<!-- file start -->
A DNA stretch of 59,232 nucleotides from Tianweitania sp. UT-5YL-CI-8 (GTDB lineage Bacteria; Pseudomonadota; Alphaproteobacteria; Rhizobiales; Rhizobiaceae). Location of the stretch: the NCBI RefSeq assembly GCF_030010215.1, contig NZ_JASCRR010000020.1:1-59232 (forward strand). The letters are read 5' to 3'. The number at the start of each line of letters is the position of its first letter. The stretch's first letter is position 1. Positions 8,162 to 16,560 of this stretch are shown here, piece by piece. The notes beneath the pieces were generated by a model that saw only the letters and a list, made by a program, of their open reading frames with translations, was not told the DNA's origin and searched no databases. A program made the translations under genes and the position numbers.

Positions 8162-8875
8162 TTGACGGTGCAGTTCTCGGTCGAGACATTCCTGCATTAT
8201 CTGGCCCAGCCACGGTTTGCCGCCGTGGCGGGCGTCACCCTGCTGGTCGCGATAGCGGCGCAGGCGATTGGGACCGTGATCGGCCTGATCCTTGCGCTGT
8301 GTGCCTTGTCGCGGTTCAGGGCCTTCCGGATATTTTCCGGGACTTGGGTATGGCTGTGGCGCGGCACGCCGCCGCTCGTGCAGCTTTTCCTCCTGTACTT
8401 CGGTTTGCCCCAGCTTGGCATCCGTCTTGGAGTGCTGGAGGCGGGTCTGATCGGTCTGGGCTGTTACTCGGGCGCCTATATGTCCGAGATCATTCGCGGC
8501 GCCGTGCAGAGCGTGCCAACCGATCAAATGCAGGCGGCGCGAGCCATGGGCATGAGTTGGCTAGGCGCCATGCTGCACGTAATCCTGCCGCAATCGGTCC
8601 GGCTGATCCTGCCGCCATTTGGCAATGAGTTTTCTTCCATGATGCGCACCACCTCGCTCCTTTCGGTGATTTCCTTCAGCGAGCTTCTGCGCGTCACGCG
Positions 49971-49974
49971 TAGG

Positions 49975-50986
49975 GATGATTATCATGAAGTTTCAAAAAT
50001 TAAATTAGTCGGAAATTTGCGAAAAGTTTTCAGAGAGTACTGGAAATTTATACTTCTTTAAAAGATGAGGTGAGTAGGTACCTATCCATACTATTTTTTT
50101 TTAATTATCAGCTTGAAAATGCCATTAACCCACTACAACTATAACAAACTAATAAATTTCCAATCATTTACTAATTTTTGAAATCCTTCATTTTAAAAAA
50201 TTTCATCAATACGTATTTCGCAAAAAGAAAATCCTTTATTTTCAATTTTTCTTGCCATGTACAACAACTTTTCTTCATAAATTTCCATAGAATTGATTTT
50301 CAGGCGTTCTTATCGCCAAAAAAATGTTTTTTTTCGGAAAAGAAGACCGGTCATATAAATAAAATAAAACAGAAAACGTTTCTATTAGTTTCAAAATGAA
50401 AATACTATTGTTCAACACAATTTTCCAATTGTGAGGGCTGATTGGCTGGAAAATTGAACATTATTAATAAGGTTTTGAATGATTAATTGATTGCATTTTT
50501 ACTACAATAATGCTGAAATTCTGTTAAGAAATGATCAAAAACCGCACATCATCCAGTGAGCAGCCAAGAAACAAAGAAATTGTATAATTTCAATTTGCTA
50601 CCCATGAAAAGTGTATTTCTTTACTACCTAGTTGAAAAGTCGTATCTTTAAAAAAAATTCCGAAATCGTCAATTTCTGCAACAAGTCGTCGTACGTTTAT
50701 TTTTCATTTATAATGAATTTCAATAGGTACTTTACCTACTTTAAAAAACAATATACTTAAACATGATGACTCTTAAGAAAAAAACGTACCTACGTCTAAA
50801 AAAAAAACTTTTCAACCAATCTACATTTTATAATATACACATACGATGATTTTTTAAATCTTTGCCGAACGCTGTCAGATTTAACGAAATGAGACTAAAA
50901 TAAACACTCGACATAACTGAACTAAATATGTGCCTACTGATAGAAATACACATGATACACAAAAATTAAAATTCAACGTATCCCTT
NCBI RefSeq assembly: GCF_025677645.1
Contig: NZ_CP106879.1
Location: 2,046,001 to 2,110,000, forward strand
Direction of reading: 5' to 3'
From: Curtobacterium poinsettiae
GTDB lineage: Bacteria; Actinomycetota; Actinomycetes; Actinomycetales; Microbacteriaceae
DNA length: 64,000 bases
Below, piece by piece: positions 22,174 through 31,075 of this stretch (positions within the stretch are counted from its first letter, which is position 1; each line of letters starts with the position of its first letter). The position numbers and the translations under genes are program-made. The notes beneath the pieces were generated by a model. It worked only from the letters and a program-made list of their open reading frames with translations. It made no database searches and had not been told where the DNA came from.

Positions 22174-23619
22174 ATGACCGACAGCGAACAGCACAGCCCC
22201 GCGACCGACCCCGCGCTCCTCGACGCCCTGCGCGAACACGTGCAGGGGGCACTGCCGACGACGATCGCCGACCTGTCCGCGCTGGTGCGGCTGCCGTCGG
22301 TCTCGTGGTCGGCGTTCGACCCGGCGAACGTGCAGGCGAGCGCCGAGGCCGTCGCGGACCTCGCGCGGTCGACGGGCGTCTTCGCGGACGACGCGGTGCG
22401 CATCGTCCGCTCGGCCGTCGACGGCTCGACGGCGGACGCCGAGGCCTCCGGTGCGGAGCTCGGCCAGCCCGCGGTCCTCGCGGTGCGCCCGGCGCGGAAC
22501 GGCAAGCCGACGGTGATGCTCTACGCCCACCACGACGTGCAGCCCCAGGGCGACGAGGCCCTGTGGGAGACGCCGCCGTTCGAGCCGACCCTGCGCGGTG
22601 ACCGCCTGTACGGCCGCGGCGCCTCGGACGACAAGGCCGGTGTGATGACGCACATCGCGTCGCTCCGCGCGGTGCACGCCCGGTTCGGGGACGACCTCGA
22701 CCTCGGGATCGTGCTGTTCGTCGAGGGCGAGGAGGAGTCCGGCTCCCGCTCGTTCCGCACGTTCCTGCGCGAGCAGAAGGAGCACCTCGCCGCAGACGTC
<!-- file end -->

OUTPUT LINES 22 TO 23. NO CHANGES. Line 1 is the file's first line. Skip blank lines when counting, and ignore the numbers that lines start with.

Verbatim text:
50901 TAAACACTCGACATAACTGAACTAAATATGTGCCTACTGATAGAAATACACATGATACACAAAAATTAAAATTCAACGTATCCCTT
NCBI RefSeq assembly: GCF_025677645.1